"Speed Limit 17,500 MPH," a sign is posted on the inside wall of the Centrifuge Accommodation Module (CAM), a mock-up for the International Space Station. I wonder if you get a ticket if you fire an extra thrust, or the space cops will give you a 5 MPH courtesy.
The students in the Project Astro Program at Peterson Middle School, Sunnyvale got a special treat on March 18. Through a special arrangement by fellow astronomer in the project, Brian Day, they toured the NASA/Ames Research Center in Mountain View. Everyone was excited about the biological research programs performed in the CAM.
Later, they were led to Kuiper Airborne Observatory (KAO). KAO, a C-141 military cargo plane, began its operation in February 1974. Flying at 41,000 feet, this unique observatory allowed astronomical observations above the cloud cover. With its 36-inch infrared cassegrain reflecting scope, it claims the fame of finding the rings around Uranus, among many other discoveries. You may wonder how the scope keeps fixed on a target when the plane is in flight. With a special design, the scope essentially floats in the air, according to the crew. It takes a lot of bumping, but keeps on steady observing.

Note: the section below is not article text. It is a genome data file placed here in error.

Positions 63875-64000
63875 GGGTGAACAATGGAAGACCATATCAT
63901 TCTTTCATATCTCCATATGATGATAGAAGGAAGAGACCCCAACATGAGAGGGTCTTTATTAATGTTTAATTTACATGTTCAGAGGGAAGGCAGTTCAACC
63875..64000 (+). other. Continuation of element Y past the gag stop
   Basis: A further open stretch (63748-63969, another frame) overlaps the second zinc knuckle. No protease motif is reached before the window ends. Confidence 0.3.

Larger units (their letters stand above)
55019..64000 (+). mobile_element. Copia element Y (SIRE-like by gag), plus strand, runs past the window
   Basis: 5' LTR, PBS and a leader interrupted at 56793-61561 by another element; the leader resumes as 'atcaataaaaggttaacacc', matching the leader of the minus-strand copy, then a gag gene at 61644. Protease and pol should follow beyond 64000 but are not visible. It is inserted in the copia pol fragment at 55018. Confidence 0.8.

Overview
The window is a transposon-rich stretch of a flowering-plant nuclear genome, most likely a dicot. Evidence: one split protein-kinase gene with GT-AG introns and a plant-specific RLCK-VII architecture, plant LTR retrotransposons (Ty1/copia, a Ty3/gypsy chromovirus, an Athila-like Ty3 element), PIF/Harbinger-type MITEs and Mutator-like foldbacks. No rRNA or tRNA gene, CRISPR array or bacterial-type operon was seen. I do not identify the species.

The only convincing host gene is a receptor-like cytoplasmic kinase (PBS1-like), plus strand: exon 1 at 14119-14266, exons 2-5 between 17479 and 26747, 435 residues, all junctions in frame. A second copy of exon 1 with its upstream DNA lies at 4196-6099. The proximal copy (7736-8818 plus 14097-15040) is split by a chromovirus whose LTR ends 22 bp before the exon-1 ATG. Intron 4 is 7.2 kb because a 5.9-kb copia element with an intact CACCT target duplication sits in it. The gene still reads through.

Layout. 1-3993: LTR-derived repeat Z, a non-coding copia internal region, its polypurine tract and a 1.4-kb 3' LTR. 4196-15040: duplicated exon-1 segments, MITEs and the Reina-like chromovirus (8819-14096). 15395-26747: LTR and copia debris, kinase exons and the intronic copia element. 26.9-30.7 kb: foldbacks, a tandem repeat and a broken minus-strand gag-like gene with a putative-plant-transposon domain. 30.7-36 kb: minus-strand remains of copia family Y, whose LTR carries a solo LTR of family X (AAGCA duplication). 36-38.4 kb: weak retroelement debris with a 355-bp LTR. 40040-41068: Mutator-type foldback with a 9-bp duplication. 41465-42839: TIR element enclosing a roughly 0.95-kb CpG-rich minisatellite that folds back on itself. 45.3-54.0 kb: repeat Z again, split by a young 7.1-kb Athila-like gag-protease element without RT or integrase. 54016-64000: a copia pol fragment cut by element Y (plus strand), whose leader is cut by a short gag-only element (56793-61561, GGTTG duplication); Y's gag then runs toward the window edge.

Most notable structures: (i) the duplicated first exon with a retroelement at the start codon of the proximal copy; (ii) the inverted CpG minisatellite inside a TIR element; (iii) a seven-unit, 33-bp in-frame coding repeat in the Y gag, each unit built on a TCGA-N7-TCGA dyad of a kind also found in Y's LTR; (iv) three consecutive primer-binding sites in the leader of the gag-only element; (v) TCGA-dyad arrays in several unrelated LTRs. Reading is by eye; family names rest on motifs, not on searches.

The plane is no longer in operation. It is parked near the huge Muffett Hanger, visible from Freeway 101.
Before heading back to school, the students saw the tiny back-up space capsule Alan Shepard was supposed to use in his Freedom flight.
I keep hoping that this trip will entice some of the students to become future astronomers or even astronauts.
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